Wednesday, April 28, 2010

NAMI Walks -- We All Win



This is my second year for the NAMI Walk Johnson County, Iowa.  It's how people across the United States raise money for the National Alliance on Mental Illness, an organization whose mission is support, education and advocacy with and on behalf of people with mental illness and their families.

National Alliance On Mental Illness

I became passionate about NAMI when I learned about its origins.  Once upon a time, not so long ago, the holy writ on schizophrenia was that it was caused by overprotective mothers and disinterested fathers.  Wow.  In 1979, a bunch of these mothers started to push back.  They organized and demanded better research, better treatments, better treatment.  Would there ever be any progress in the world if it weren't for uppity women?  A new documentary, When Medicine Got It Wrong tells the story, coming soon to a PBS station near you.

NAMI has grown into a national program, built on local chapters.  It fights stigma.  It advocates for funding of services, research and rights.  It provides information about mental illnesses and medications.  It offers a variety of educational programs and services.

Peer To Peer

Prozac Monologue followers read with some regularity what I have learned from NAMI's Peer to Peer program.  In Peer to Peer, those who have a mental illness and are in recovery help others learn about recovery, living to the fullest while managing a mental illness.  I drove (my wife drove -- my meds won't let me drive anymore) 120 miles round trip every week for nine Iowa winter nights so that I could attend this program.  It was worth every mile.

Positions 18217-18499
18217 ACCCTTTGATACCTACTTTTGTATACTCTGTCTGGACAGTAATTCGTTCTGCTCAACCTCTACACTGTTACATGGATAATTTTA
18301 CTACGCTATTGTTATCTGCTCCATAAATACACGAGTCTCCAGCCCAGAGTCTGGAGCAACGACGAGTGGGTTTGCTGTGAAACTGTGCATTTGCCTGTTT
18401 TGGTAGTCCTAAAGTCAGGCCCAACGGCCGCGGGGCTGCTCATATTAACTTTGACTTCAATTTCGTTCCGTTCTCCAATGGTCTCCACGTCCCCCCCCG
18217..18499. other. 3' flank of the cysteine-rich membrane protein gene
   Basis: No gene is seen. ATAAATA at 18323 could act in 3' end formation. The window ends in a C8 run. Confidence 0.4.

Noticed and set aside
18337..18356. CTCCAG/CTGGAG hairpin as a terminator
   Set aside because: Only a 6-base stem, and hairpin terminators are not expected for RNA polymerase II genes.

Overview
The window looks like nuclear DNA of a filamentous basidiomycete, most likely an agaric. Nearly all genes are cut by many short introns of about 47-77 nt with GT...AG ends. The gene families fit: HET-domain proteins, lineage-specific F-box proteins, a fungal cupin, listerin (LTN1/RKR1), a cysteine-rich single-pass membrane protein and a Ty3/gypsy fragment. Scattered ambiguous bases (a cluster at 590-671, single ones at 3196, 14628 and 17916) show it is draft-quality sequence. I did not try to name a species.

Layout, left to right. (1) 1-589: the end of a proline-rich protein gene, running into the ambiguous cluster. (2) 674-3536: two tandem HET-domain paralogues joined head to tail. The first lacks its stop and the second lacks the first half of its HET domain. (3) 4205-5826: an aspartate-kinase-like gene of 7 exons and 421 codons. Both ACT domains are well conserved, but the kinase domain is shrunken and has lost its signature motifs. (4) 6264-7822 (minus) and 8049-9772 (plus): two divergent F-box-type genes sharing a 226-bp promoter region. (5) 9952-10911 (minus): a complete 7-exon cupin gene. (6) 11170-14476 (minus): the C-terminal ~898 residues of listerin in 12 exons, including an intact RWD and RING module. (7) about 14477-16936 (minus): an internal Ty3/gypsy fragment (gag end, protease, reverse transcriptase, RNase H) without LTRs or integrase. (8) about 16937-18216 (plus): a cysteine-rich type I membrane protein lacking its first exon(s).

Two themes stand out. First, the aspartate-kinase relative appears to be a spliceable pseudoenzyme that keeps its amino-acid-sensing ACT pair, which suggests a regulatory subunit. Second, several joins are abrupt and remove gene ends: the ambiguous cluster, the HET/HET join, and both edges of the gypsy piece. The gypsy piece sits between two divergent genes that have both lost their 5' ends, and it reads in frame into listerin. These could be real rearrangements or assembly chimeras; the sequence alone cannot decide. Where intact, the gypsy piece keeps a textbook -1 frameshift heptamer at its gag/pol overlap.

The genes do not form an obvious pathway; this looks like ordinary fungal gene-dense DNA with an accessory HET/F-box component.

Make A Difference

So here's the deal.  Every year NAMI raises money through local Walks.  My local chapter will walk on May 8th, rain or shine.  Last year was my maiden voyage into NAMIWalks.  I went with some trepidation, wondering just how bleak and weird a walk for mental illness could be.  Instead, I discovered a registration process that reminded me of summer camp, belly dancers leading the warm up, pep talks from the Hawkeye football team, a balloon arch, kids, dogs, food, t-shirts and more t-shirts, displays that kept falling over in the breeze, and chalk drawings along the trail made by the Girl Scouts.  It was a party!

I did not do a shabby job raising funds my first time out.  I knew I would do well, because I know my friends.  This year I decided to co-chair a team called, wouldn't you know, Team Prozac Monologues!  And right there, on the name, is where you can go to support my team.  Giving online is safe, easy, fast and tax deductible.

Team Prozac Monologues is about halfway to our goal so far.  Any amount you can give is important.

And as Hoops and Yoyo say,

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